Saturday, May 23, 2009

The third interesting piece in the papers last week was in The Athens News and was a subscriber’s letter all about the blanket smoking ban in the UK and the effect it has had. Now I am not grinding a personal axe here but, if I were still a smoker, I would seriously consider suing the British government or the European parliament or whoever for denying me my unalienable right to smoke my self to death if I so wished and to inflict my secondary smoke on long-suffering members of the public sitting or standing close by. I know, it can be disgusting, I’m not arguing about that but there has never been any proof that secondary smoke actually causes deaths. The case of Roy Castle is always brought up, he dying of lung cancer and it being put down to his performing in smoky clubs, but what about the hundreds of other performers who played the clubs and pubs and didn’t get the disease? According to the law of averages a great many of them plus bar staff etc., should have succumbed. Maybe they did but not being famous jazz musicians their hundreds of deaths passed unnoticed. Why hasn’t the infernal combustion engine been banned? That is much more likely to be the serious cause of innumerable deaths from inhaling noxious fumes.
But here is some of what this gentleman wrote in his letter if I may be allowed to quote, because it is a very interesting letter. If I’m in breach of copywrite, sue me. If I can’t afford more than two newspapers a week you won’t get very much. He writes, ‘A May 8th letter (Non-smokers a minority) expressed its author’s disappointment with the “windows” in the coming smoking ban here in Greece.’ For those who do not live in Greece, probably next to China the heaviest smoker zone in the world, the Greek government have been very wise in not following the British example and bringing in a total ban. I feel quite sure that would have been unenforceable. “No Smoking” signs have been up in places like railways station, in banks, etc., for a long while but you are quite likely to see someone sitting right beneath the sign puffing merrily away, and that includes bank managers and staff and other public employees: in post offices, tax offices etc. To continue … ‘This correspondent was apparently looking forward with bated breath to the time when he could go into a taverna bar or club without the result of “stinging eyes, my clothes and hair stinking and the air suffocating me.” I have to say I had read and heard much of the same hysterical nonsense prior to the British smoking ban: many non-smokers shouting about their right not to have these dirty evil smokers inflicted upon them. These vocal anti-smokers also happily repeated the propaganda of the government and organisations it funds such as ASH, which stated there would be no loss of trade to pubs and clubs because the smokers leaving such establishments would be replaced by the non-smokers flocking back. However, now we see the true results of the British ban. Prior to the ban in 2007 the rate of pub closures across Britain was four every week. After the ban it rose to 27 every week as all those belligerent anti-smokers failed to return. Many bingo halls and working men’s clubs have also gone to the wall and tens of thousands of those previously employed in those places lost their jobs. Many pubs even lost non-smoker customers because they didn’t want to go to places now empty of their smoker friends. For those who have hung on we even have the ridiculous situation of non-smokers following smokers outside so they will still have someone to talk to. And perhaps they are right to go outside because the smells from the toilets and the stale beer are no longer disguised by the smell of cigarette smoke. Outside of course, they might also spot the owner of the pub who, having paid hundreds of thousands for the place, now cannot smoke a cigarette on his own premises. Such blanket bans are totalitarian. (but in my opinion typical of socialist thinking – do what I tell you or else. Is it true over seven thousand new pieces of legislation have been passed in the UK since New Labour came to power? Power … there’s a word to conjure with. There a concept to go to tiny talentless people’s heads, but I digress.) ‘The smoking ban in Britain was an unmitigated disaster and if enforced the same way here, it will kill tavernas, clubs, kafenios and restaurants. No argument, people will go out of business, jobs will be lost, the government will lose revenue and more freedom will be lost by an autocratic state.’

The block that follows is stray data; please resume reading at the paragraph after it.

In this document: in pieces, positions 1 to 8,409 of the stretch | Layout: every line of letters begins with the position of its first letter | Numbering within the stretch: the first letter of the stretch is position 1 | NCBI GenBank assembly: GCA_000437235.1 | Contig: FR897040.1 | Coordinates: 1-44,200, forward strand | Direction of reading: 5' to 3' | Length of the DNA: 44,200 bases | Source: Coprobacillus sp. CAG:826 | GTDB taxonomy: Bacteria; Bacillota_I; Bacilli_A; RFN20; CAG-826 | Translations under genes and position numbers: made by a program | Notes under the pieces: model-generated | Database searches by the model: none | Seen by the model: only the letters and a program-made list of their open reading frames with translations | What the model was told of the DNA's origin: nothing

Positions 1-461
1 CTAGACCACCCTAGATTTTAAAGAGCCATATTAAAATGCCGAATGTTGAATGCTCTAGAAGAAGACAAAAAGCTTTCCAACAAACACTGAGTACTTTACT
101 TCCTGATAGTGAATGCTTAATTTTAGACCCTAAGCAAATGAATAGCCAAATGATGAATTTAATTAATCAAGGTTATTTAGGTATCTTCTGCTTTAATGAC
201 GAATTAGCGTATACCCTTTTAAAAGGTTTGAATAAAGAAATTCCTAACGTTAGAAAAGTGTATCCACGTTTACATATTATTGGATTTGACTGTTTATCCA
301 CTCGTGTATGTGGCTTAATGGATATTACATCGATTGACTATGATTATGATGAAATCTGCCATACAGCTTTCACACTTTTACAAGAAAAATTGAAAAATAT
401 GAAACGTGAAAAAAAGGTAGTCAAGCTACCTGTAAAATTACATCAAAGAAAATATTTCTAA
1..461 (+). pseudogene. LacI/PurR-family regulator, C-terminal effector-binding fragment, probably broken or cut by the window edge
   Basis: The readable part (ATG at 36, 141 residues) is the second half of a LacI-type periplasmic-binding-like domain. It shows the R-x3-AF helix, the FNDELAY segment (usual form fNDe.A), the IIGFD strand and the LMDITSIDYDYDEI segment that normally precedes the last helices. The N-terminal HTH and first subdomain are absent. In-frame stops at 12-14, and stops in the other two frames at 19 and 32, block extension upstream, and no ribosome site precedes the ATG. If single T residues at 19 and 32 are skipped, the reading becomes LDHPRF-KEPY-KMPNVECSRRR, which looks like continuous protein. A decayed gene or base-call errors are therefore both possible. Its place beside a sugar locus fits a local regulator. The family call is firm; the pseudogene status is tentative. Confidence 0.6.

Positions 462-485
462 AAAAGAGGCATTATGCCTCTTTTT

Fortunately I believe the Greeks have more sense, and why a blanket ban in the first place? The Brits really do go overboard. Two fingers should have been given to the EU if that is where it all started but, no, the Brits couldn’t possibly do that. When I travelled by Amtrak all over the United States I was a smoker and a compartment was sensibly set aside on each coach for smokers. When I travelled by train from Perth to Melbourne in Australia, part of a single coach was set aside for smokers. It meant a long walk down the length of the train to reach it but no one was inconvenienced. What do we have on British Rail? A complete ban, even on the open air platforms. Once you’re on BR or London Transport property you are a non-smoker whether you like it or not. I have to admit it does help solve some of the litter problem.
The airlines were cute; they brought in non smoking by degrees, firstly short hops, then slightly longer, then longer, and finally all out. The old days of smoking or non-smoking (your choice) are long since gone.
I believe the Chinese government is urging the population to smoke more to help the economy! Could that be right?

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